5. I was one of those at the back trying to pay attention on how to do the imperial calculations but I’m afraid I lost it somewhere along the line. Guess I’m in for detention.


  6. Good piece. I note that 9.3 Mt of pound coins would require (if Yahoo answers figure of 70% copper is correct) about 6.5 Mt of copper, more than 1/3rd the world’s annual supply as well as a lot of its zinc and copper.

    Now what’s a trillion in £50 bank notes (20 billion of them)?


  7. Metric Honey Bun

    Here’s South Pacific’s saucy song “Honey Bun� in a metric version.

    My doll is as dainty as a sparrow,
    Her figure is somethin’ to applaud.
    Where she’s narrow she’s as narrow an arrow,
    And she’s broad where a broad should be broad.

    Just fifty-one kilos of fun,
    That’s my little honey bun!
    Get a load of honey bun tonight.

    I’m speakin’ of my Sweetie Pie,
    Just one metre fifty-five,
    Ev’ry millimetre’s dynamite!

    Her hair is blond and curly,
    Her curls are hurly-burly.
    Her lips are pips!
    I call her hips ‘Twirly’ and ‘Whirly.’

    She’s my baby, I’m her pap!
    I’m her booby, she’s my trap!
    I am caught and I don’t wanna run,
    ‘Cause I’m havin’ so much fun with honey bun!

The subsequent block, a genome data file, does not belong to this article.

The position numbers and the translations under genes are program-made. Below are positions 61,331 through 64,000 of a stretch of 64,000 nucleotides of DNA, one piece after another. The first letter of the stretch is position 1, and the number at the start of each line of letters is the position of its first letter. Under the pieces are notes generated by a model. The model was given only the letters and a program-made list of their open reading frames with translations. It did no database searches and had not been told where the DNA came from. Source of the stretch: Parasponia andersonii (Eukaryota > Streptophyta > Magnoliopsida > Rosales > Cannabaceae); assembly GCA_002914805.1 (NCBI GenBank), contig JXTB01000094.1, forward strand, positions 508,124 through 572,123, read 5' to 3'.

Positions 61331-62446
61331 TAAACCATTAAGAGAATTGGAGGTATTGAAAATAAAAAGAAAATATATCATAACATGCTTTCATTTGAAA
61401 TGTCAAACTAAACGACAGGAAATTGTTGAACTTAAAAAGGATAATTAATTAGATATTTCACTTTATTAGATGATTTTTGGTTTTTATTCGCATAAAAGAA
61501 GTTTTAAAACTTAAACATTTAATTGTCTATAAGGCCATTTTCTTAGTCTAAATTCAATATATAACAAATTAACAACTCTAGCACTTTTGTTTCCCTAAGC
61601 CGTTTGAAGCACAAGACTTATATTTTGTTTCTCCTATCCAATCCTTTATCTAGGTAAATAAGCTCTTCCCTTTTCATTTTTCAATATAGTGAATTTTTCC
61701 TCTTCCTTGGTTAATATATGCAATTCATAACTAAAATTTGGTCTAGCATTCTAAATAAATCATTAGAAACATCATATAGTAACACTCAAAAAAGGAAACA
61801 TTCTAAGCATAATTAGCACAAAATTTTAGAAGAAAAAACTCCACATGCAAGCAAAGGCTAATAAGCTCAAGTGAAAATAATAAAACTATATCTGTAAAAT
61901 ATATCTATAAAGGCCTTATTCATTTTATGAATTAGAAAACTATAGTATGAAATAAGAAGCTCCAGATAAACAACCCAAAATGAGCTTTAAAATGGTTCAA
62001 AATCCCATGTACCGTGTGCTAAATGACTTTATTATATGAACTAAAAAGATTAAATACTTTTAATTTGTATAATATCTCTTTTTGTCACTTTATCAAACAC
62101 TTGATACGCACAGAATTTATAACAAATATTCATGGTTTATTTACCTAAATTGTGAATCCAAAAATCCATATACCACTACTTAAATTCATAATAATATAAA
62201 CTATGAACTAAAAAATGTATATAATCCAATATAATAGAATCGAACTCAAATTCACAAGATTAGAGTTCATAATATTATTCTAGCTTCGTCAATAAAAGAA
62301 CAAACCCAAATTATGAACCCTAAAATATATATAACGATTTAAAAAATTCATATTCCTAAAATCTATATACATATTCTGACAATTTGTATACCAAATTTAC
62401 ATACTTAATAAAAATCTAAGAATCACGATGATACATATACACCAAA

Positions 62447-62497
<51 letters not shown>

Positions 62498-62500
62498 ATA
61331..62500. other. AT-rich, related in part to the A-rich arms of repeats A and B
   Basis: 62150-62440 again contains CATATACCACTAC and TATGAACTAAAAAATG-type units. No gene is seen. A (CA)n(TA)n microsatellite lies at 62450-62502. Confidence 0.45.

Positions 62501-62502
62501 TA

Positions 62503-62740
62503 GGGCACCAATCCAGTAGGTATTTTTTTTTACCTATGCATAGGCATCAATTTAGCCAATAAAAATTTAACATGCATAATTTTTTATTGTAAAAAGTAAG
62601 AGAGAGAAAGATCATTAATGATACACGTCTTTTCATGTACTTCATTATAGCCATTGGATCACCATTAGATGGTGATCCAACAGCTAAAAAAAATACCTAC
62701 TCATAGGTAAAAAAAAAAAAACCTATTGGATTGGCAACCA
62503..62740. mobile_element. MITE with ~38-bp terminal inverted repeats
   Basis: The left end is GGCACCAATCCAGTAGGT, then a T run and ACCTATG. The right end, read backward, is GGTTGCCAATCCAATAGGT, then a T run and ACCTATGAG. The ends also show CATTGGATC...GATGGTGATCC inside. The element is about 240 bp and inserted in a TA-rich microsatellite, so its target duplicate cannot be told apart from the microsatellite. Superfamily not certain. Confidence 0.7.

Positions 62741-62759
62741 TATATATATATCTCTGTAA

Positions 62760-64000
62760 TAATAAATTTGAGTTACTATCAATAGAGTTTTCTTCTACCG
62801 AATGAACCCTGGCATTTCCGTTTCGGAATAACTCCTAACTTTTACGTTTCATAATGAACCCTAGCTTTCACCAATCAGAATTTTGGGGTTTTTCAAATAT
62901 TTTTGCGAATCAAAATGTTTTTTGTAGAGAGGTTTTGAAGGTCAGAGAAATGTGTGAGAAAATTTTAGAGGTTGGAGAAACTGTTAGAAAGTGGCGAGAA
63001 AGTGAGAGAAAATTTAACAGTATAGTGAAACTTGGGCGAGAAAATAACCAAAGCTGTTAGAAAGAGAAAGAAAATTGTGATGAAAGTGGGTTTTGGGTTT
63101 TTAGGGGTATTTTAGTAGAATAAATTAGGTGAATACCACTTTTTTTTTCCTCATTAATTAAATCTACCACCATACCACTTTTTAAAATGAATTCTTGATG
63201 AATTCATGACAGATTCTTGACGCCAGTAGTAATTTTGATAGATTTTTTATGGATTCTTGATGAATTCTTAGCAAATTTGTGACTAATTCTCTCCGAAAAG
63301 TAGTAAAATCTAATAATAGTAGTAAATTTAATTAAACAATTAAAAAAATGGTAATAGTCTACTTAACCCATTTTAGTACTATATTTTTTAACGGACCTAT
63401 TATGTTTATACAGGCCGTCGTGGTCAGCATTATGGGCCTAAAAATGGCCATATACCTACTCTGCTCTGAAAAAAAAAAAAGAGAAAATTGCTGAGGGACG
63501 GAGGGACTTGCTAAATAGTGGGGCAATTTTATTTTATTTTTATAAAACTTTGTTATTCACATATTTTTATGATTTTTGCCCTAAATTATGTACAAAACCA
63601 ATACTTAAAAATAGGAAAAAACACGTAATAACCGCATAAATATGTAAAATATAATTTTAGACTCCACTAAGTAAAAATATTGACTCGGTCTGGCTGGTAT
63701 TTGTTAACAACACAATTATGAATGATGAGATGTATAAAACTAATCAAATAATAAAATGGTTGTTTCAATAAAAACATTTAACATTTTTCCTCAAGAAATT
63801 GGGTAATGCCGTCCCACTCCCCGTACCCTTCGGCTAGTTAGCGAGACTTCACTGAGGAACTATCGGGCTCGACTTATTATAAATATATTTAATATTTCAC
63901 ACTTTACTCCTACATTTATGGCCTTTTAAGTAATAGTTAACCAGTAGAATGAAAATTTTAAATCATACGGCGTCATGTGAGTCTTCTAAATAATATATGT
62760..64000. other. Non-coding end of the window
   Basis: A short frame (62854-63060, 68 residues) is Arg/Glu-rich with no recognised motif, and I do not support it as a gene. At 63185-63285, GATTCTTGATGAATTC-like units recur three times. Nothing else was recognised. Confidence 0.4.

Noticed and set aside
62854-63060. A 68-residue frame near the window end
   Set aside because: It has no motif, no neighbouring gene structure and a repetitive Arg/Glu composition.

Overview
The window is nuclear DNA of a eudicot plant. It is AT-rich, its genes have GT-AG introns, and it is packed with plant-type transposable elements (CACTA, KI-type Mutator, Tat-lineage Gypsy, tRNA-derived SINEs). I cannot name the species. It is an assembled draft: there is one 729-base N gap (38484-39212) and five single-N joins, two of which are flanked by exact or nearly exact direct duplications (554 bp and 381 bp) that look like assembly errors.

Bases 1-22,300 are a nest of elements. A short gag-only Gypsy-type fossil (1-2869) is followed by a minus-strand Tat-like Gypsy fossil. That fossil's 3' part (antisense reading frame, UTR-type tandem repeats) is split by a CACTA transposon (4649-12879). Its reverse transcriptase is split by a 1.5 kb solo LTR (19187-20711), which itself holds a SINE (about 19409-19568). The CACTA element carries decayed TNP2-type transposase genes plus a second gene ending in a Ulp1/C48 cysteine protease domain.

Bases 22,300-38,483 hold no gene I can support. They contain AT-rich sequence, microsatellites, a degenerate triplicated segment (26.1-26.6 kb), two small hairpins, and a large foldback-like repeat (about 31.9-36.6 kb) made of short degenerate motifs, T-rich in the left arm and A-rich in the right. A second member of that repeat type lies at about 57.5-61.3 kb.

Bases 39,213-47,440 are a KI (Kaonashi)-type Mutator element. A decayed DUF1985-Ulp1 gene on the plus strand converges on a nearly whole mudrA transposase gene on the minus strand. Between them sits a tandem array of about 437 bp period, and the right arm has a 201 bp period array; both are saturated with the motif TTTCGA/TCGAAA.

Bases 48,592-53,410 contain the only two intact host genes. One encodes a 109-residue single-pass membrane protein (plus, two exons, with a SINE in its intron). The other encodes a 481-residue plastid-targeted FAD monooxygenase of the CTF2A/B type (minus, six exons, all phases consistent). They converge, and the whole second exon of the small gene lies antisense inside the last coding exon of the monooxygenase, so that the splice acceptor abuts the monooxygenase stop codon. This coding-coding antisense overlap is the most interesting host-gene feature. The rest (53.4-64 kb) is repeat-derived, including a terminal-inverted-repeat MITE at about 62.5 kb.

I am caught and I don’t wanna run,
    ‘Cause I’m havin’ so much fun with honey bun!

    Believe me sonny!
    She a cookie who can cook you ’till you’re done,
    Ain’t bein’ funny!
    Sonny, put your money on my honey bun!

    So what has been gained – and lost – in the translation? Well, Sweetie-Pie has been beefed up a little. Her body mass Index has risen from a scrawny 19.7 to a well-rounded 21.2. With that little extra padding, she really can be broad where a broad should be broad. However, she’s still well within the acceptable weight range. Also, at 155 cm, she’s also 2.4 cm taller than she was. However, she’s still on the petite side, as the average 20 year old woman stands at about 164 cm. The biggest transformation in the song is to change the inch packed with dynamite to every millimetre. So Honey Bun packs an even bigger punch!

    The original can be found at http://www.stlyrics.com/lyrics/southpacific/honeybun.htm


  8. If your tastes go more to Peter, Paul and Mary perhaps you would prefer 800 ks:

    Eight Hundred ‘K’s

    If you miss the train I’m on, you will know that I am gone
    You can hear the whistle blow a hundred k’s,
    A hundred ‘k’s, a hundred ‘k’s, a hundred ‘k’s, a hundred ‘k’s,
    You can hear the whistle blow a hundred ‘k’s.